Elearning to support sales
Elearning can support sales in many different ways. It can be used to reinforce sales arguments, engage customers or secure additional sales, for example.
If there is an elearning program available for the implementation of a product or service you are selling, it is a very strong sales argument. Then the purchasing organization doesn’t have to spend so much of its own resources on training. When a customer is making a purchase decision, all added value that can be offered strengthens the sellers position.
The online training offered for your products and services is also ideal for engaging customers. Online training shows that the customer is appreciated and that you want the user experience to be as good as possible. A positive image and easy implementation of the new service provide an excellent basis for additional sales.
Creating an elearning program for a product or service is worthwhile especially when there are many users. If the service is used by only a few people within the organization, it is probably more cost-effective to train users personally.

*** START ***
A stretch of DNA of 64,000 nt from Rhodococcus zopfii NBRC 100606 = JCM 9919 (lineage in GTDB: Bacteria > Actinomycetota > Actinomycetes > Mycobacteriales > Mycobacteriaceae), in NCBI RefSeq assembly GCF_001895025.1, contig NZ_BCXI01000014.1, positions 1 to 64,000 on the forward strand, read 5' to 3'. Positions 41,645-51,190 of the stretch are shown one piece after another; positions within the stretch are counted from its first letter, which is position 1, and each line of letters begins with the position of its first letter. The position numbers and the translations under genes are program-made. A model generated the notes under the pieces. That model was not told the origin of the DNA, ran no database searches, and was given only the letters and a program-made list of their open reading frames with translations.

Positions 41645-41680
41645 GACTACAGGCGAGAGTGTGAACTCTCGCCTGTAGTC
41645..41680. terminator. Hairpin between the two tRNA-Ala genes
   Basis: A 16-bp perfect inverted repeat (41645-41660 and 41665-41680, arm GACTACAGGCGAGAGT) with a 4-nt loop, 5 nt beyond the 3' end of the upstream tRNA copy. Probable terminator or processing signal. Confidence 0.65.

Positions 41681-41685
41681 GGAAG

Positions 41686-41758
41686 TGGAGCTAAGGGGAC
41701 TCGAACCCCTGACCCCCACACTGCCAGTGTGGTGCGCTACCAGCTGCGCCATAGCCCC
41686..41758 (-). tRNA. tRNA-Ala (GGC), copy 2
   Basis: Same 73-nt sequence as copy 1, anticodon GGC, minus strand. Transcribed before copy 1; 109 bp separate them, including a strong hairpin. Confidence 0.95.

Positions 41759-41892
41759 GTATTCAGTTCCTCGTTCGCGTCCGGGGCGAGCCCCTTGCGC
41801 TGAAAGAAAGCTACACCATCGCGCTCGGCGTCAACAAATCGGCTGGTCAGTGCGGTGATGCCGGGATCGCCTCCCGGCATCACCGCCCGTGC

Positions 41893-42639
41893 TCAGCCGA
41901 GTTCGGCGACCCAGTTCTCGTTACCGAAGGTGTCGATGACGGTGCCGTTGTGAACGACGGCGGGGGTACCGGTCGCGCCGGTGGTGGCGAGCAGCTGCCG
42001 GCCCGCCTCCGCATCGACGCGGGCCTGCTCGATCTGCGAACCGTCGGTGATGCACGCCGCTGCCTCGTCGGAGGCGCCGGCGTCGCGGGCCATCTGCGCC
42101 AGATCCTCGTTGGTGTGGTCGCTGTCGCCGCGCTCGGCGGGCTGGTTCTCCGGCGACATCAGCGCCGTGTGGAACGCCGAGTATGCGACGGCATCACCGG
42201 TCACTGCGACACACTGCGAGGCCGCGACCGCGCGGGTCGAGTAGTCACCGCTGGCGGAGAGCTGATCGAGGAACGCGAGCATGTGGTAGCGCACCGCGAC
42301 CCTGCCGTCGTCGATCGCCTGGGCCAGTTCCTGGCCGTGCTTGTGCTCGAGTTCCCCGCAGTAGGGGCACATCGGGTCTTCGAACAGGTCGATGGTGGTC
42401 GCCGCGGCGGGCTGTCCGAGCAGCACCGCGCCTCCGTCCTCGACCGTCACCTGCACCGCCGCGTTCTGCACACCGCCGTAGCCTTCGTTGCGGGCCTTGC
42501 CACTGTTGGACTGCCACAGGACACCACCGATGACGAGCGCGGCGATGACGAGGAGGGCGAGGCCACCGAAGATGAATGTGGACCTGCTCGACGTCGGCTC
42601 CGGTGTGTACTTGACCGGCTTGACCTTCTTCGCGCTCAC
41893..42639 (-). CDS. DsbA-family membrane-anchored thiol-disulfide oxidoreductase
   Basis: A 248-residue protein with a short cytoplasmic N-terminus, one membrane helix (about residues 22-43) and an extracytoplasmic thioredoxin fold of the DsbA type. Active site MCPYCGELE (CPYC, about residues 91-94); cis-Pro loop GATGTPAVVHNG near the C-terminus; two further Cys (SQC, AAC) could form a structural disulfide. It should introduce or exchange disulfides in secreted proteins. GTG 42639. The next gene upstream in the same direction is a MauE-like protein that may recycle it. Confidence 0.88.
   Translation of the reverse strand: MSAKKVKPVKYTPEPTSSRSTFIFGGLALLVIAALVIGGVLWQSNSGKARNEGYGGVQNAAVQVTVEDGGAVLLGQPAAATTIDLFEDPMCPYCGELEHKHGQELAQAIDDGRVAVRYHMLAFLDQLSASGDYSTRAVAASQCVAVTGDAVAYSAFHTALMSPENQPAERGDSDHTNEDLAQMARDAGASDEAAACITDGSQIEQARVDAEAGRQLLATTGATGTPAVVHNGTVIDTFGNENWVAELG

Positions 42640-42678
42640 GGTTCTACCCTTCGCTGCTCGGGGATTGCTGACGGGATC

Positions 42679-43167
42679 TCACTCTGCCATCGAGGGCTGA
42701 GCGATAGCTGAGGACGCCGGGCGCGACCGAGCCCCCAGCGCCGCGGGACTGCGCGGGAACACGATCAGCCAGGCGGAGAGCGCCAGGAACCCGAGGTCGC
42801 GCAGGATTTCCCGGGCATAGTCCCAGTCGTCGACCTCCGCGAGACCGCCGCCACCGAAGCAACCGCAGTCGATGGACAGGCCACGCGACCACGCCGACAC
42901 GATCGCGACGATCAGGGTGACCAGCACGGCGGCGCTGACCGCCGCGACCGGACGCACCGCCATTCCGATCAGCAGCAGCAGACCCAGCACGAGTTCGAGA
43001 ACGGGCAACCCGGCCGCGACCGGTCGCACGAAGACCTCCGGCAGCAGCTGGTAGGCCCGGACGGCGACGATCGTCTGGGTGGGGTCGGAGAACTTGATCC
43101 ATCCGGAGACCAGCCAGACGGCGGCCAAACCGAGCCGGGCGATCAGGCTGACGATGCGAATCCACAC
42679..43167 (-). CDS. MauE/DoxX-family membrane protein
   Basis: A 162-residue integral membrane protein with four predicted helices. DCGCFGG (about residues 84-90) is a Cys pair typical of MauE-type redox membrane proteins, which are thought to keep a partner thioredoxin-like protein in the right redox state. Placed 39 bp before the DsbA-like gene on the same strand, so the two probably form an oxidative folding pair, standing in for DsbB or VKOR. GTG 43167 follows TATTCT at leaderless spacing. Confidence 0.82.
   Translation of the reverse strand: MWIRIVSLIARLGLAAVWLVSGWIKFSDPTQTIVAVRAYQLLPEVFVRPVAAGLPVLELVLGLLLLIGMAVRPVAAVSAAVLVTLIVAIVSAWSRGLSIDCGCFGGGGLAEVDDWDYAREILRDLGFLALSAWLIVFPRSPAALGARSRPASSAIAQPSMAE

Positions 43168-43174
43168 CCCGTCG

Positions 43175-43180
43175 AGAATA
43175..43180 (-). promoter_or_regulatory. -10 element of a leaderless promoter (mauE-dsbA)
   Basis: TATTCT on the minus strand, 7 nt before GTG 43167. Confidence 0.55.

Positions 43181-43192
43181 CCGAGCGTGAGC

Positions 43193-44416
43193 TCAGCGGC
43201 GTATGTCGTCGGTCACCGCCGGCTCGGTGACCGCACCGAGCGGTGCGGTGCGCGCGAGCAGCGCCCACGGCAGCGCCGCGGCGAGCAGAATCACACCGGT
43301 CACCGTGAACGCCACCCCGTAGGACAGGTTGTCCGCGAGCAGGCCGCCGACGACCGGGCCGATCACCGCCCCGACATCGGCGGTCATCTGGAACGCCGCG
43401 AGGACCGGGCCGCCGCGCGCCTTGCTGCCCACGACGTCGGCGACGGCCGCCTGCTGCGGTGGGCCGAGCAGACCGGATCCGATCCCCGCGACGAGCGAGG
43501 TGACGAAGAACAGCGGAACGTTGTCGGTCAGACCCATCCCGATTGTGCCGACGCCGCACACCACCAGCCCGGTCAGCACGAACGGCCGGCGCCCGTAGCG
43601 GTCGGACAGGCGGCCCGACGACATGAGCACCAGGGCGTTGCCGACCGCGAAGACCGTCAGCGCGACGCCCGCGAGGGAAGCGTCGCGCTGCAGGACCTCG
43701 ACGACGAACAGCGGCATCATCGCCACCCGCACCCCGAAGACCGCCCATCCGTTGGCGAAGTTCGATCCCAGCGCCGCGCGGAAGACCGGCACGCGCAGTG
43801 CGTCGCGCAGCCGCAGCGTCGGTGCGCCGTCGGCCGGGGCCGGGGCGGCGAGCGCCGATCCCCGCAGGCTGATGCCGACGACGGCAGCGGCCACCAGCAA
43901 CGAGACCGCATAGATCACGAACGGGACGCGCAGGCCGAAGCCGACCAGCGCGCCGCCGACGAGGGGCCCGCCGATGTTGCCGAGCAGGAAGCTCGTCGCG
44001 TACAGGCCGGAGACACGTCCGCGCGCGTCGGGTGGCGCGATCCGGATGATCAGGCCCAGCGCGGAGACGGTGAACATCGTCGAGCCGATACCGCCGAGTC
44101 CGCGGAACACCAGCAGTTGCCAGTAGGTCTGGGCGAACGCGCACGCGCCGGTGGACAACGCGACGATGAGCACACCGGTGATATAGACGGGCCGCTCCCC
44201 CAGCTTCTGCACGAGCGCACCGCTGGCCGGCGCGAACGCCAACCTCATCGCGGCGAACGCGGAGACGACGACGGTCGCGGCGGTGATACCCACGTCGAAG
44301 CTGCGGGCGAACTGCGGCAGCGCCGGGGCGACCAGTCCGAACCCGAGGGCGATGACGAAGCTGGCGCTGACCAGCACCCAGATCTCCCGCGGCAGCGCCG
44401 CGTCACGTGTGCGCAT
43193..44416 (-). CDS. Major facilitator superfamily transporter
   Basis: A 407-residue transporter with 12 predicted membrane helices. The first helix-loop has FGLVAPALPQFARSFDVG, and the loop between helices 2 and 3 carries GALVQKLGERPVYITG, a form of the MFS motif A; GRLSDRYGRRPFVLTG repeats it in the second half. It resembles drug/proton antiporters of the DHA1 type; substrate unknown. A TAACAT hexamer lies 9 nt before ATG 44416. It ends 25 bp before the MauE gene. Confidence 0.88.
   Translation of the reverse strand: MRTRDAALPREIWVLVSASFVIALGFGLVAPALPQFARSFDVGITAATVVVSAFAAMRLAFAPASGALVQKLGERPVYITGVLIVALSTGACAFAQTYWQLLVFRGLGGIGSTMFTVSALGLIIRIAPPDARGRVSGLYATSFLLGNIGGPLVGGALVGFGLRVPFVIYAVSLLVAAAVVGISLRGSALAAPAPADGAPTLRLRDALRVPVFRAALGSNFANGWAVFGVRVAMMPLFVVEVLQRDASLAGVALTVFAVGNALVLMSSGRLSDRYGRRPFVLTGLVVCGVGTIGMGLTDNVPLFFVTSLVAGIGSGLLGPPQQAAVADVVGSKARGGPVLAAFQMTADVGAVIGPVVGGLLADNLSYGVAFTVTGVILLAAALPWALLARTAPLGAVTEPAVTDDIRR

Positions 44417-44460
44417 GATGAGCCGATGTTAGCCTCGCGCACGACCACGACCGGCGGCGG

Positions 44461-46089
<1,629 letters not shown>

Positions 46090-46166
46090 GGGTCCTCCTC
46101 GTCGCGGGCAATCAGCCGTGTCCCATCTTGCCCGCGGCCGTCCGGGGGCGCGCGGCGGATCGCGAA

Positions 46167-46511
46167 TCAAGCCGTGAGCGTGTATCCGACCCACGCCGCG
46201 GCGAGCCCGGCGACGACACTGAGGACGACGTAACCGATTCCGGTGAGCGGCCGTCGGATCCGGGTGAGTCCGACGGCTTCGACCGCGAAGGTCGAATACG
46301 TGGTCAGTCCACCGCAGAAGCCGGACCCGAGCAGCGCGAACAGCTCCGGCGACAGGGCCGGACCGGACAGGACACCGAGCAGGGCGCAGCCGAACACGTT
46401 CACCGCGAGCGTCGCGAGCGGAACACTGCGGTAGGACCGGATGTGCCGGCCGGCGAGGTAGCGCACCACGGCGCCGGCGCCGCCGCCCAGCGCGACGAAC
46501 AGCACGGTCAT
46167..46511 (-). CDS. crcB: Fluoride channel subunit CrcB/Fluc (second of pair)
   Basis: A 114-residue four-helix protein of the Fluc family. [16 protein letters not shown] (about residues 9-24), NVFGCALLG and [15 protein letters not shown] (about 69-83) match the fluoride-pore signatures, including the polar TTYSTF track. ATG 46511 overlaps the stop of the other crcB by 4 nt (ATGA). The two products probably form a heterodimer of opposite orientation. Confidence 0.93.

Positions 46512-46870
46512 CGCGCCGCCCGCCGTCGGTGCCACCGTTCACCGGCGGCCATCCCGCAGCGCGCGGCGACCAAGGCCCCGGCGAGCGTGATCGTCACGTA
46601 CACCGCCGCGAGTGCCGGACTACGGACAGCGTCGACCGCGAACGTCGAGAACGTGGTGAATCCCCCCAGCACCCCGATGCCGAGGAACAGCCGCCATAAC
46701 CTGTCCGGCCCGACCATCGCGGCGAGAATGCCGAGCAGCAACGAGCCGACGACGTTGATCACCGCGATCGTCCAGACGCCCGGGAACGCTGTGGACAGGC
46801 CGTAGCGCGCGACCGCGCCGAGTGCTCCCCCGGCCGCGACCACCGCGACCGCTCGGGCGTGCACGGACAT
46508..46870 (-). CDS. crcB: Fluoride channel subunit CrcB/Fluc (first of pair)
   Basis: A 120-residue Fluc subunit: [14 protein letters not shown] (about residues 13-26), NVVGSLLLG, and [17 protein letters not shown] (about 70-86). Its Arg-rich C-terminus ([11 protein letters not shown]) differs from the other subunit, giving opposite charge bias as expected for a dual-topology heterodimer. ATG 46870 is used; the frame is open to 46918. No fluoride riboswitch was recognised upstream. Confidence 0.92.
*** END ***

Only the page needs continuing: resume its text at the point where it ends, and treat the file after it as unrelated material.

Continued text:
One good example of a product that requires training is a monitoring system for working hours. If the whole staff of the company uses the same system, the need for training is often high and unavoidable. The customer's situation will be made much easier if online training is first directed to the deployment of the new system, and after that to teach all teams how to make the actual working hour entries.
Machines or devices can be supported with elearning that focuses on, for example, performing maintenance correctly and solving common problems. Of course, the best thing is that the training is not time- or place-specific, but can be gone through even when working in the field.
If the customer is new, the product complex, and a lot of preparation is required for its implementation, you may want to consider onboarding training to prepare a new customer for the upcoming collaboration. Naturally, the training is not a substitute for cooperation, but it can help to tackle the possible ambiguities in the beginning of a new customer relationship. These can be related to, for example, the outsourcing of a particular function. For example, outsourcing a company's IT operations requires a significant amount of organization from both parties. Each case is different, but the service provider must have a clear process of how to deal with it. By going through the steps of the process in elearning, the customer can get a better idea of what steps are involved in the process and when they are expected to act.